High Level Political Forum on Sustainable Development: http://bit.ly/1dNceHwSecretary General Antonio Guterres address and Professor Jeffrey Sachs’ analysis on “the state of the world” at the HLPF:  http://bit.ly/2ux9NFf

 

WORLD REFUGEE DAY: WHEN WE STAND WITH REFUGEES, WE ALSO STAND FOR RESPECT AND DIVERSITY FOR ALL

#5June 20, was World Refugee Day.  A recent report from the United Nations High Commissioner for Refugees (UNHCR) stated the following: “The number of people forced to flee their homes by war and persecution has risen to record high for the third year running, with 65.6 million people displaced around the world – more than the population of Britain. The latest annual global trends study from the UN Refugee Agency (UNHCR) reports that one person was forced to leave their home every three seconds in 2016. The number of people displaced last year was 3,000,000 higher than 2015. According to the report, refugee numbers were the highest ever in 2016, at 22.5 million, with the majority of people coming from Syria, Afghanistan and South Sudan. Half of all refugees were children.”

On this Day, “we reflect on the courage of those who fled and the compassion of those who welcome them,” as quoted by the Secretary General of the UN, Mr. Antonio Guterres.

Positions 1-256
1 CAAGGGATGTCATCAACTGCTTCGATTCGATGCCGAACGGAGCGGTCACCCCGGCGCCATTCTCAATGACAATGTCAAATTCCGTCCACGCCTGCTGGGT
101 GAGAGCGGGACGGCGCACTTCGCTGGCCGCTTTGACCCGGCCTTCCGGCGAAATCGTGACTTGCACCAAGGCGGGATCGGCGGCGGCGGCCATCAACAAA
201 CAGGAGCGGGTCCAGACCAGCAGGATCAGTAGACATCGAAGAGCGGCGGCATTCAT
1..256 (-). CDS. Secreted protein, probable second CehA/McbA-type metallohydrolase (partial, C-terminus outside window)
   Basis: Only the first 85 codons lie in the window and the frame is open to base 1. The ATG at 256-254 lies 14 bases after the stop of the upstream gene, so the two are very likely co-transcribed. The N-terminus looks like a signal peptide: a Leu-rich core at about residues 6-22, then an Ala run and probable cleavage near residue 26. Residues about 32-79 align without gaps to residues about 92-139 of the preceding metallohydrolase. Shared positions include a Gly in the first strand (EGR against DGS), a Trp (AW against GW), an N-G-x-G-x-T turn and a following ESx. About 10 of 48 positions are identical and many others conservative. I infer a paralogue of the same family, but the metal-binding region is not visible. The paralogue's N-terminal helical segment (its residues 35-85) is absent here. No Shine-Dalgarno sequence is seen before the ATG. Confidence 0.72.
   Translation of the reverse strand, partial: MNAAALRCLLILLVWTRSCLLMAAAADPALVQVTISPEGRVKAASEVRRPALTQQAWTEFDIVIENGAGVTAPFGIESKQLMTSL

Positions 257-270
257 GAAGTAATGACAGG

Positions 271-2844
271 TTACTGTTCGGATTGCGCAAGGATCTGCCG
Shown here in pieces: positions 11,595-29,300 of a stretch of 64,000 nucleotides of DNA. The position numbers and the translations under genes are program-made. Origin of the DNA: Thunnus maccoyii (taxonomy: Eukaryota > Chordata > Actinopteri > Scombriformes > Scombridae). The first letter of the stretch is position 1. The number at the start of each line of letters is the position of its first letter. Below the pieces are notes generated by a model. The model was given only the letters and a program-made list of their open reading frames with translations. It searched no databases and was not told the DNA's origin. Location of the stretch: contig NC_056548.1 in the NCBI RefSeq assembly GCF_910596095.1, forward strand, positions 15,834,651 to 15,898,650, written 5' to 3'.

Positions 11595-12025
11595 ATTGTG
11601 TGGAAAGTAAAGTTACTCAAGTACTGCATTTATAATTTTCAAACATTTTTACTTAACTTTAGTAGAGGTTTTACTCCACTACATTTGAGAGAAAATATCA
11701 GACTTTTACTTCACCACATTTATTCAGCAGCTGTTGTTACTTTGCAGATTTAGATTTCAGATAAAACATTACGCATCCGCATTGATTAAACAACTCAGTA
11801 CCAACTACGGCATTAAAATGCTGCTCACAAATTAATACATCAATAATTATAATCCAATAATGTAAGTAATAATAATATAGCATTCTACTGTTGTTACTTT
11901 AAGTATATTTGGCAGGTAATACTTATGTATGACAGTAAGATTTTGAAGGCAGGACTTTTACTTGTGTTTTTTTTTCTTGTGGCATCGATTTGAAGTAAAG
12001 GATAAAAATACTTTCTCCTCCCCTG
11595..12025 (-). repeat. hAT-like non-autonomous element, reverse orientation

Click HERE to sign the UNHCR “StandwithRefugee” Petition to show your solidarity with Refugees

EVERYONE HAS THE RIGHT TO A LIFE 0F DIGNITY; LIBERTY AND SECURITY OF PERSON

#3By Juliana Marques Boyd, SNDatUN Intern: Everyone has the right to a life of dignity. This basic human right as enshrined in the Universal Declaration of Human Rights implies that a person has, or at least is given, the opportunity to attain his or her fullest potential in a given society. It is the duty of the government of every country to provide its citizens their basic human rights. However, when a certain demographic of the population are denied their fundamental human rights, either because of their race, religion, ethnicity, sexual orientation, or for whatever reason, this often breeds frustration and resentment. And if not timely addressed, frustration and resentment often result in violence. No human being is born a criminal, but a person’s circumstance in life may place him or her on this trajectory. This notion is especially true with young people.